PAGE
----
From euphoria to despair and gloom

“Dying bullish euphoria” is a stock timing strategy from the MI board.

I don’t want to talk about the mechanical angle, rather, just want to report that I have noticed a chill wind blowing across investment forums that are popular with millenial age investors.

5-8 weeks ago, before Nvidia peaked, everything was very euphoric and everyone was chatty, boasting etc.

It started to go quiet about 3 weeks ago, and now comments are reappearing, but rather bearish.

No one is boasting about ‘gains’, no one is talking about bets they’ve made.

Just a few people reporting in crippling losses from options, and fears for the monthly options they still have in play, hoping the drop will quickly reverse.

Interestingly, no one is boasting about gains from buying put options.

“Bull-markets are born on pessimism, grow on skepticism, mature on optimism and die on euphoria.” - John Templeton


There appears to be a ton of money on the sidelines…historically huge sums on money market funds…isn’t that skepticism?

Sure, there is a AI mania…but the downturn in August and Sept…isnt that, couldnt that be seasonal?

Regardless, it seems to be a case of bulls go on offense during some periods…bears go on offense in some periods…Pigs get slaughtered all the time !

There is no such thing as sidelines. When a stock is bought, someone else sold it. And vice versa. They exchange ownership of assets, they swap places.

All that happens when prices change, is that the rate of exchange between different assets (including cash) is changed.

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The money supply is dropping. That is different.

Being on the sidelines would be when you move $100K to a money market fund, park it there and earn 4%. No in-and-out of stocks or buy-and-hold.



Significant short term market health/breadth indicators are all bearish. Several intermediate term signals have been turned bearish by the last week’s action. Including the major asset classes (GTAA) - only Global High Yield and US Large Caps remain above their 8m Moving averages, and Cash is the #2 asset behind US Large Caps.

Tough August and September. Which increases the chance that after the upcoming week the markets will turn around and have another small rally for October, if nothing else for seasonality.

Bullish euphoria is dying, but “e’s not dead, 'e’s restin. Lovely plumage…”


What he meant was the figure was always the same regardless of a market fluctuation. That is not true in a bull market. That is not true in a bear market. The money supply is the issue. It is drying up like it did after Y2K.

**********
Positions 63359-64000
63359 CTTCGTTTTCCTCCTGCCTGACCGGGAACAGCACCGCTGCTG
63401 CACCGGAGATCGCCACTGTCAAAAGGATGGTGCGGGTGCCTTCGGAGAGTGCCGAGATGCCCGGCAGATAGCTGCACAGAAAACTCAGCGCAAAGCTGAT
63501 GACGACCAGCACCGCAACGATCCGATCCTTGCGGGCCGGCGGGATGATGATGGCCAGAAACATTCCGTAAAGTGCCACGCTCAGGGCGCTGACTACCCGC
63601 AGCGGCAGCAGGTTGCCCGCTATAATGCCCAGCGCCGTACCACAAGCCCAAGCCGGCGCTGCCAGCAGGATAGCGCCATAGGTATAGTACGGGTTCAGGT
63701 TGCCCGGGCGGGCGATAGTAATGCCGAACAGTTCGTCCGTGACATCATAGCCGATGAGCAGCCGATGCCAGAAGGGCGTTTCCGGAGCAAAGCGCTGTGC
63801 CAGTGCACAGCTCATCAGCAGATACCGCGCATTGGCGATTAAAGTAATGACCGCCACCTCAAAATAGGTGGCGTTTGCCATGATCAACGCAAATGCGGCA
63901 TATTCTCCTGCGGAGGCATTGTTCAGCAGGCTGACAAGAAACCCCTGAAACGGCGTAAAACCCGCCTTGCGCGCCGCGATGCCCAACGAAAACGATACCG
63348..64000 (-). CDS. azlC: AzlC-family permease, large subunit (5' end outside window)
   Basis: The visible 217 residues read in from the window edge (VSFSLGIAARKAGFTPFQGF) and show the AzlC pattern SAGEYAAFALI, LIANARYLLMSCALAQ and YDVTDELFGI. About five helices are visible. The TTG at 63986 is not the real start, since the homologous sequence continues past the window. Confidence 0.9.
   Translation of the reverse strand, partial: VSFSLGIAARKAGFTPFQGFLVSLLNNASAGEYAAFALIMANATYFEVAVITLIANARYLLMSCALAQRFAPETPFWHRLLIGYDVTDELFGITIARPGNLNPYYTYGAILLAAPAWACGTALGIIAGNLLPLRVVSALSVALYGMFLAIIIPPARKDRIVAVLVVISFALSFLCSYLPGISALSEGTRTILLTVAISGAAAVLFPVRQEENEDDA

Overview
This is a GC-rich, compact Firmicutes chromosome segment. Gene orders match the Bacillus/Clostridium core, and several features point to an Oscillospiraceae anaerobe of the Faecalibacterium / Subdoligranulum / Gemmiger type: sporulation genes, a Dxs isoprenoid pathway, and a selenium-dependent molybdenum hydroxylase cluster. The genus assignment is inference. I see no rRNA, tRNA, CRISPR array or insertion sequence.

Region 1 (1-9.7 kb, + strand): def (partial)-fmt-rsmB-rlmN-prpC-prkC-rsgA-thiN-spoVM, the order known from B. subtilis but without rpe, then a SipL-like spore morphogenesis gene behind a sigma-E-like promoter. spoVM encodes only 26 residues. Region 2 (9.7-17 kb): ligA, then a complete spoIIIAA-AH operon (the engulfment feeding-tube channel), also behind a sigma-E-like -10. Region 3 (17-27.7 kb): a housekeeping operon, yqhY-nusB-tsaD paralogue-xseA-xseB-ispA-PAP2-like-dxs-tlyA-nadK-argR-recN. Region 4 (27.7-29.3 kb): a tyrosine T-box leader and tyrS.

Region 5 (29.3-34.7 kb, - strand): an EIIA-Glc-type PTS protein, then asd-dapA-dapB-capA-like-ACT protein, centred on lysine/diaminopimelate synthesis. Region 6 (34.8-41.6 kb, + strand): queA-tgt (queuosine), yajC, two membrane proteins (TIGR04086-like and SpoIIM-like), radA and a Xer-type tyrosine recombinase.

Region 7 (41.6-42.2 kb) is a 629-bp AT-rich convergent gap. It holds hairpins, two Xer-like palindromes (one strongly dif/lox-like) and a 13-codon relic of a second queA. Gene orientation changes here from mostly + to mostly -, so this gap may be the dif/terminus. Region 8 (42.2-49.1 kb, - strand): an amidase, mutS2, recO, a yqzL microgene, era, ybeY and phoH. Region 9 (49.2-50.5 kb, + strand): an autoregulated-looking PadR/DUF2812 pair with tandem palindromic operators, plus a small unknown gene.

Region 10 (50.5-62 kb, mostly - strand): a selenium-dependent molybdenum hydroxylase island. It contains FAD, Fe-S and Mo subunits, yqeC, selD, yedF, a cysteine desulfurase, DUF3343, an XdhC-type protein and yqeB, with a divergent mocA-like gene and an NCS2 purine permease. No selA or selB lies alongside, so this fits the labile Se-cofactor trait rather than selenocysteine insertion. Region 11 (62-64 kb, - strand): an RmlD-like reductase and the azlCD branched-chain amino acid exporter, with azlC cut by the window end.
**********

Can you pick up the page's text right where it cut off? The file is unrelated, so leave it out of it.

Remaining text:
Set the oven at 375F and bake for…

It is true that the sum of cash that is in existence/use changes over time.

But this isn’t generally because of people swapping ownership of shares from one person to another.

Every trade has a buyer and a seller, and they swap places.

Varying amounts of people may go and sit on the sidelines, depending on whether small retail or large institutional investors are mostly holding stocks, but the stocks and the cash just change owners.

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For the most part that is very true. Right now that is not true. The FED is out to dump asset values. The wealth effect has to be brought down to reflect an emerging factory buildout prior to the production increasing. The FED is targeting inflation that is unrelated to production yet to happen.

The FED is out to dump asset values.

The FED, inexplicably capitalised, is not famous for its holdings of stocks.

Do you agree that individual trades between market participants do not result in cash ‘moving to the sidelines’? because the amount sold and bought is exactly equal?

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Apparently money in the stock market is like Hotel California. “You can check in any time you like but you can never leave.”

I’m using the lull to do a Roth conversion. I’ll be able to convert a larger percentage of my IRA for the same amount of taxes paid.



Of course, but neither of us believes that buying a property of any sort is a static in-time proposition. My ideas on the money supply come into play as time marches forward.

There’s no such thing as money ‘in’ the stockmarket. The whole point of owning stocks is that you don’t have the money - it’s gone - to the guy that sold you the stocks.

Yep, the cash in an MM or bank account.

The FED usually prints more. That is why this market will fall further. We got to a certain place and now the FED is mopping up the loose monetary policies.

I could care less about a snapshot in time, which ends up being Luxmmain’s point.